TENNIS / WOMEN AT LA COSTA : Graf Ends Slump Talk, Routs Sanchez Vicario


Slump? What slump?

Even though Steffi Graf had reached the final of the $400,000 Toshiba Tennis Classic, her subpar play had been the talk of the tournament. She hadn’t been at the top of her game since winning the German Open in her homeland three months ago.

But that was before Graf took the court Sunday at La Costa Resort & Spa for the championship match against Arantxa Sanchez Vicario of Spain. This was a showdown between the world’s top-ranked women’s players, and Graf turned it into a 6-2, 6-1 runaway for her 86th tour victory.

Graf needed only 1 hour 7 minutes to win the tournament for the fourth time, and the second time in a row. She also beat Sanchez Vicario in last year’s final, 6-4, 4-6, 6-1.


During the awards ceremony, Sanchez Vicario told the sellout crowd of 5,800, “It was not a nice thing for me. I tried everything, but she was very hot today and showed why she’s No. 1 in the world.”

Graf holds a 24-6 edge over Sanchez Vicario, including 3-1 in 1994.

“Every time she plays me, she’s so great,” Sanchez Vicario said. “She’s got something against me. I don’t know what it is.”

Said Graf: “I’m not mad at her. I just played some of my best tennis today.”


Graf was asked later if she could play any better.

“I don’t know,” she said. “The best I ever played against Arantxa was in the Australian Open this year (Jan. 30). This one was probably the next best.”

Asked about her so-called slump, Graf laughed and said, “I can’t talk about slump today.”

Slump or not, Graf had expressed concern during the week about her inability to put away seemingly overmatched opponents. She had no such problem Sunday.


“I knew what I had to do, and I didn’t feel like she had anything to hurt me,” she said. “I’m very happy now about the week I had here. Even the trouble I had earlier in the week, I fought my way out of it, and closing out this way helped me a lot to get ready for the U.S. Open (beginning Aug. 29).”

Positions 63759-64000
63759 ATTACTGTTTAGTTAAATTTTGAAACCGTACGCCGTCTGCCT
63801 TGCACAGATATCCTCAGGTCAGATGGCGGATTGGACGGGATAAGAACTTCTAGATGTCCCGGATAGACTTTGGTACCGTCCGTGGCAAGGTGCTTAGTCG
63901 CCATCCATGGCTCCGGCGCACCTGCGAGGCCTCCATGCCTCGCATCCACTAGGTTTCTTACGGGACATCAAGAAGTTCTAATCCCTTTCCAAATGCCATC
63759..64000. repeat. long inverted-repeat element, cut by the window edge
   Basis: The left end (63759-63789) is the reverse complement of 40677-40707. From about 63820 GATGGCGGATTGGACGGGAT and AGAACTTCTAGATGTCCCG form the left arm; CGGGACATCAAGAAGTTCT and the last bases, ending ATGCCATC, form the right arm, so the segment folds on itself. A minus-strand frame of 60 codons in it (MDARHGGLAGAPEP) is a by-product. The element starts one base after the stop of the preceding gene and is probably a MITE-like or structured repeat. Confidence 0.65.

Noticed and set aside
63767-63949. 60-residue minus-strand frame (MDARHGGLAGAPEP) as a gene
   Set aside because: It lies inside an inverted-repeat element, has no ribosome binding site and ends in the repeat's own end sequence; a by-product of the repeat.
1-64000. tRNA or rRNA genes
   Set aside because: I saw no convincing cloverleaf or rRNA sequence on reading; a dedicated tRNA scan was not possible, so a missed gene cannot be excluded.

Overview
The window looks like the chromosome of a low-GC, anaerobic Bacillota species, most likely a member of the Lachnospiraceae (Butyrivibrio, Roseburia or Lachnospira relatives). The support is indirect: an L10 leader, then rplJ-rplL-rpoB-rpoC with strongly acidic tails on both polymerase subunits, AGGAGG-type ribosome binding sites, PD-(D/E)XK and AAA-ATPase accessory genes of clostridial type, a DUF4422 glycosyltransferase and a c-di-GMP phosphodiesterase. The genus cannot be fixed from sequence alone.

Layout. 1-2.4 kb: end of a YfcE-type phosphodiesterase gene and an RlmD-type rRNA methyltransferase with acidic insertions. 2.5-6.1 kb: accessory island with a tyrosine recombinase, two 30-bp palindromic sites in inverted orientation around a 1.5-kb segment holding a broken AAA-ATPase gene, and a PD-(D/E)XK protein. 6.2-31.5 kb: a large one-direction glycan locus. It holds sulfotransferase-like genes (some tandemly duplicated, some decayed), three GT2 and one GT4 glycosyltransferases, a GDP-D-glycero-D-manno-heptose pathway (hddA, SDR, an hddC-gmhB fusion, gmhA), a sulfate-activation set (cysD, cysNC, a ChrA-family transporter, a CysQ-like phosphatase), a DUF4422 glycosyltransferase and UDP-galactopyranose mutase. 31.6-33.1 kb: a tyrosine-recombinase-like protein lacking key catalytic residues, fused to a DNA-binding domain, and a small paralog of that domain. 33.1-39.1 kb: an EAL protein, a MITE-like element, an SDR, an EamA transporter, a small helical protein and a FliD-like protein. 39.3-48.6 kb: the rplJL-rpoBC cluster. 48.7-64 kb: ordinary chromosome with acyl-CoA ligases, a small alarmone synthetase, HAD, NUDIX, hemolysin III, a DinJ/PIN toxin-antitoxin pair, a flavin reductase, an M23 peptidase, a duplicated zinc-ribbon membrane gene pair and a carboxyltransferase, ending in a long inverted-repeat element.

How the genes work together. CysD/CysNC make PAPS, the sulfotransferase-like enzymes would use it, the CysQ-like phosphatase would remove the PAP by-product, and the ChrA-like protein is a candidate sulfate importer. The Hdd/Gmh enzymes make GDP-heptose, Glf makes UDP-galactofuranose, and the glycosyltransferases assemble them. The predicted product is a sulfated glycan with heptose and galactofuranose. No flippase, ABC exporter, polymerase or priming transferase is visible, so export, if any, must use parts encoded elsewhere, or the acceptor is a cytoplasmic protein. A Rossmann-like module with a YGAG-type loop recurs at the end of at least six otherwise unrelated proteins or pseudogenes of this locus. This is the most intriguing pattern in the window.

Graf was asked if her decisive victory was indicative of a vast difference between No. 1 and No. 2.

“No,” she said. “Arantxa wasn’t up to the level she can play.”

That being the case, Graf said she had a feeling after four games that she would be in command.


“I broke her (service) in the second game,” Graf said. “Even though she broke me back, I broke her again in the fourth game. Then I knew what I had to do, and I knew I could do it.

“I wanted to be more aggressive, go for my shots and go in behind them. It helps me very much to win this tournament, especially since everybody was talking about my two losses in a row--wow!”

Graf was beaten by Mary Pierce in the semifinals of the French Open and by Lori McNeil in the first round at Wimbledon before coming here.

All that changed Sunday.


“Steffi didn’t miss a ball,” Sanchez Vicario said. “Normally she’s not so consistent, but today her volleys, overheads, everything she hit was perfect.”

Later, Sanchez Vicario derived a measure of consolation by teaming with Jana Novotna of the Czech Republic to beat Ginger Helgeson of Alpine, Calif., and Rachel McQuillan of Australia in the doubles final, 6-3, 6-3.

The doubles match was Sanchez Vicario’s 29th in 25 days, and she said, “I’m not touching a racket or a tennis ball for two days. I deserve a vacation.”